The titanic cragginess of the slow chord thunder, the abyssal abrasion of the growled vocals, and the shimmering ache of the keyboard melody make for an entrancing though blood-freezing combination in this song, as if capturing both the abyss below and the stars glimmering in the cold void above. To mix my metaphors, the grave beckons in this music, and phantasms sing their siren song, longing to smother you in their embrace.
No specific release date for Bleak and Everlasting has been identified yet, but we’re assured it will come at some point later this year.
In my music listening I have a severe case of tunnel vision, thanks to my obsession with NCS. Very rarely do I listen to something that isn’t metal, but this morning I did, following up on a recommendation from Austin Lunn (Panopticon), with whom I spent a great afternoon and evening of talk (and beer) following last weekend’s Northwest Terror Fest.
I have some personal history with country music, and even though I don’t make much time to listen to country any more, it still strikes some deep chords in me when it’s done as well as John Moreland does it. That’s certainly what happened when I listened to “Cherokee“, which is the song Austin recommended I start with. It’s off Moreland’s 2015 album, High On Tulsa Heat (his most recent release is the 2017 album Big Bad Luv).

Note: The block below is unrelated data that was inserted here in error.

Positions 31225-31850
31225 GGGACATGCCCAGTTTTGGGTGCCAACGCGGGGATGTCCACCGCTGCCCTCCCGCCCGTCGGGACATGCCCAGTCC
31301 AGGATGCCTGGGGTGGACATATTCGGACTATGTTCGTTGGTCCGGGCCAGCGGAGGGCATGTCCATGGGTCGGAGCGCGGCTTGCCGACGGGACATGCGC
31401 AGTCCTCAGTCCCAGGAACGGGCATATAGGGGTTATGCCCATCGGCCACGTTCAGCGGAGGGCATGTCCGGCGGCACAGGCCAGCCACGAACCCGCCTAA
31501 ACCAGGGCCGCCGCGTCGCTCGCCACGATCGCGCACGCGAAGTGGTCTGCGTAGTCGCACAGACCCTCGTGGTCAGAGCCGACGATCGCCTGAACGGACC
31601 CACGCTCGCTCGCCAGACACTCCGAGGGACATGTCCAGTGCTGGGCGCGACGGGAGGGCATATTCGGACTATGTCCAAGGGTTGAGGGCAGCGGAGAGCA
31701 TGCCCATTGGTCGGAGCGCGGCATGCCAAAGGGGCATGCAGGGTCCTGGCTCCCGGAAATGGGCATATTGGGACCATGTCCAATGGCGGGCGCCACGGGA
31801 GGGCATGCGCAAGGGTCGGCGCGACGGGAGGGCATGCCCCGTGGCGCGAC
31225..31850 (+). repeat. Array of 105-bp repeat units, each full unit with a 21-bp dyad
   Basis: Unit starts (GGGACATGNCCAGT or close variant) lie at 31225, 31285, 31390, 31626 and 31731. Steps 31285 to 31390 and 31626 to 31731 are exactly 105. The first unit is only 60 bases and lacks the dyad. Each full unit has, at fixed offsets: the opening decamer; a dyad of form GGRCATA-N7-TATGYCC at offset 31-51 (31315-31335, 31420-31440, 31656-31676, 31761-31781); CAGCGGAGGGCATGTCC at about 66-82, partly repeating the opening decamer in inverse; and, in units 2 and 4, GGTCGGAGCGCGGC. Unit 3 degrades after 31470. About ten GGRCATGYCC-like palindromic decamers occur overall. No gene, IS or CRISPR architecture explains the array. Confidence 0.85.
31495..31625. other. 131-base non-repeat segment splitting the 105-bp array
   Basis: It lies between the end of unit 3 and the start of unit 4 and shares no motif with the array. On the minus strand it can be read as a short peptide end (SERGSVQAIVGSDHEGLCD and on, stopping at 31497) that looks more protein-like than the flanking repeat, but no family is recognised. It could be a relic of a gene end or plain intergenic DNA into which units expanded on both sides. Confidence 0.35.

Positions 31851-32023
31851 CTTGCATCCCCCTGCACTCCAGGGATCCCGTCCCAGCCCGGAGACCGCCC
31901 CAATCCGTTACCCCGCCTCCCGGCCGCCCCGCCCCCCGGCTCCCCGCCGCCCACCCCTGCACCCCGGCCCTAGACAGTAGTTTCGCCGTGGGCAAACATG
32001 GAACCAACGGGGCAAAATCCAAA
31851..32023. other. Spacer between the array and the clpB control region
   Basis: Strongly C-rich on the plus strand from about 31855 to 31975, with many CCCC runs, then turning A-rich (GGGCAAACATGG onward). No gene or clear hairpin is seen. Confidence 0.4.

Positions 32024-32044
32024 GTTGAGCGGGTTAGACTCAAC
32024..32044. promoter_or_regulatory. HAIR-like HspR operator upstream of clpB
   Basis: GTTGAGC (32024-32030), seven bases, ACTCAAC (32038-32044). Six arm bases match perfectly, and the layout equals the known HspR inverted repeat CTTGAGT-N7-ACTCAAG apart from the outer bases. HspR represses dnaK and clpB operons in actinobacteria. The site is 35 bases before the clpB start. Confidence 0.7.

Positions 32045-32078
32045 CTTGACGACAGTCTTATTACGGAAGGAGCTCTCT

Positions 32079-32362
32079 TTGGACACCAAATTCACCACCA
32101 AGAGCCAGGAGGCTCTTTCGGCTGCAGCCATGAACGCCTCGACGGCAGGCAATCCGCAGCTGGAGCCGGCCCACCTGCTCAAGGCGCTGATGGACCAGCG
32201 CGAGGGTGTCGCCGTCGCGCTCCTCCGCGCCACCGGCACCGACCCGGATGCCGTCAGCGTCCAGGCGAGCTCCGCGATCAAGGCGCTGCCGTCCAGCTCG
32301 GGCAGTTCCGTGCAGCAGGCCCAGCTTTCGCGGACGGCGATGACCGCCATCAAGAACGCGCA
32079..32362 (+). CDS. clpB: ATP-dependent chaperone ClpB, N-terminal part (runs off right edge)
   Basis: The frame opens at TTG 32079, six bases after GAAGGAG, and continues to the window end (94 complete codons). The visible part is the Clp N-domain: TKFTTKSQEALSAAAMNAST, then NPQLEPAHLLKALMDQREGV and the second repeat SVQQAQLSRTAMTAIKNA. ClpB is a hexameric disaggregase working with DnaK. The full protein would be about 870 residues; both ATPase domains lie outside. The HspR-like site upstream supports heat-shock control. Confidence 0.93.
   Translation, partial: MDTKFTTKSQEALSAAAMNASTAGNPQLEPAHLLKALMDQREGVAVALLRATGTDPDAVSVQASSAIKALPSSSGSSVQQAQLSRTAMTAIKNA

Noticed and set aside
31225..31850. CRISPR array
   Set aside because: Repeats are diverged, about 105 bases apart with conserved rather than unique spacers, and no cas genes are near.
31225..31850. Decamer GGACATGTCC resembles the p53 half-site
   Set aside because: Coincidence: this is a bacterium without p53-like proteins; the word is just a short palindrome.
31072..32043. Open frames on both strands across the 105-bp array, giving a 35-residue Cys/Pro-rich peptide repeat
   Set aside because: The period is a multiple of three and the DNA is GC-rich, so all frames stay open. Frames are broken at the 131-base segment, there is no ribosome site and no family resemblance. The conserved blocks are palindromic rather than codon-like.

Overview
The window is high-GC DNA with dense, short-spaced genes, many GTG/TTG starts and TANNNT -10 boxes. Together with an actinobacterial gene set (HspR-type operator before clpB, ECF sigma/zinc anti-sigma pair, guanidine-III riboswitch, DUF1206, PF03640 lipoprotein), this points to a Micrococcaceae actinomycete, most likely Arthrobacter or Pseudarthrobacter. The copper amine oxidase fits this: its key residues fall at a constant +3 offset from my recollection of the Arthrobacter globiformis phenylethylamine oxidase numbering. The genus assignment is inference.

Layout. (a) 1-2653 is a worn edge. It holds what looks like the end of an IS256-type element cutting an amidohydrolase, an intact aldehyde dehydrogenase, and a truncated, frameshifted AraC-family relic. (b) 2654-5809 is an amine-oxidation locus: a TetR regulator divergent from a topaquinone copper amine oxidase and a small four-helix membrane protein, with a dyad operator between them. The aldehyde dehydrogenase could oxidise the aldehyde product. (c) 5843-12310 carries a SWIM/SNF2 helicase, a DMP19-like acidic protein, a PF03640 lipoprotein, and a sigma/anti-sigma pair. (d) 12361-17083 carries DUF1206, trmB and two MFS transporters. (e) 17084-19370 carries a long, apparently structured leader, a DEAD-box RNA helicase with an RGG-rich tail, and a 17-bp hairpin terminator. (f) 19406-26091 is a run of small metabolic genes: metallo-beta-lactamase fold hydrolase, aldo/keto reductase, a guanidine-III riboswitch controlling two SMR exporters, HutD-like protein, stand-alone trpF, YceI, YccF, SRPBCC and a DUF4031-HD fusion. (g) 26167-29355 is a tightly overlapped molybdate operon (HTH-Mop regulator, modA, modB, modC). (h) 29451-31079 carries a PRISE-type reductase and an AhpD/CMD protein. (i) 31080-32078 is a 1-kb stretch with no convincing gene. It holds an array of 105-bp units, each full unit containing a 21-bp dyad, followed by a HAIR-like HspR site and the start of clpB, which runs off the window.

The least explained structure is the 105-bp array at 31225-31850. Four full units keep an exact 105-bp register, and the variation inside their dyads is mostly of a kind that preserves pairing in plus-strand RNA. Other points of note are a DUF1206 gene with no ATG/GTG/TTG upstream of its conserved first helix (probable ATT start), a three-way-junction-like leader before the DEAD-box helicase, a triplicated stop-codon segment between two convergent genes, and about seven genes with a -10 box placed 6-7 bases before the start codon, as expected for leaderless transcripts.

Back in 2015, NPR’s Ann Powers wrote about this song and the video that accompanies it, and I’m going to crib here from her write-up as an introduction to “Cherokee” and the video.
Just watch as bass player Bingham Barnes, who’s something of a ringer for Moreland, goes about his modest life drinking a beer, feeding his chickens, getting rid of some old stuff in a backyard bonfire — and building something. What he’s building is a basic thing, a terribly intimate thing, and the care and matter-of-fact skill with which he goes about it is in itself inspirational. When the final shot reveals the fruit of his labor, it’s sobering and sublime.
The video, based on a concept by Joey Kneiser, who is in the band Glossary with Barnes and is a good friend of Moreland’s, is a perceptive response to the Oklahoma singer-songwriter’s stately but raw confession. One of 10 marrow-deep songs on the Oklahoma-based singer-songwriter’s upcoming release High on Tulsa Heat, “Cherokee” was inspired by a dream, and he prefers to leave open to interpretation, story-wise….
As its verses are carried forward by guitar lines quietly unspooling, and Moreland sings of a broken heart in his glowing, grainy baritone, the specifics of his confession blur, but also open up to encompass the profound and commonplace reality of loneliness. Where Moreland’s lost one has gone or even who she may be — a parent? A lover? — doesn’t really matter. The song’s lesson is the way the singer sits with grief, feels it sand off the hard edges of defensiveness. “You’d carve those doubts right out of me,” Moreland sings to the one who doesn’t hear him.
“Cherokee,” like its video, carves out a space where the listener can contemplate surviving such doubts, because that’s just reality for anyone born into a physical form that doesn’t last forever. No spoilers — “Cherokee” is a story of life as it’s really lived. Dark as its edges may be, it’s not horror. It’s humanity.
There’s palpable pain and wrenching soulfulness in Moreland’s voice; the lyrics are cryptic but engrossing; and the music is hard to shake off — as you listen, you can’t help be think about the people you’ve loved and lost yourself.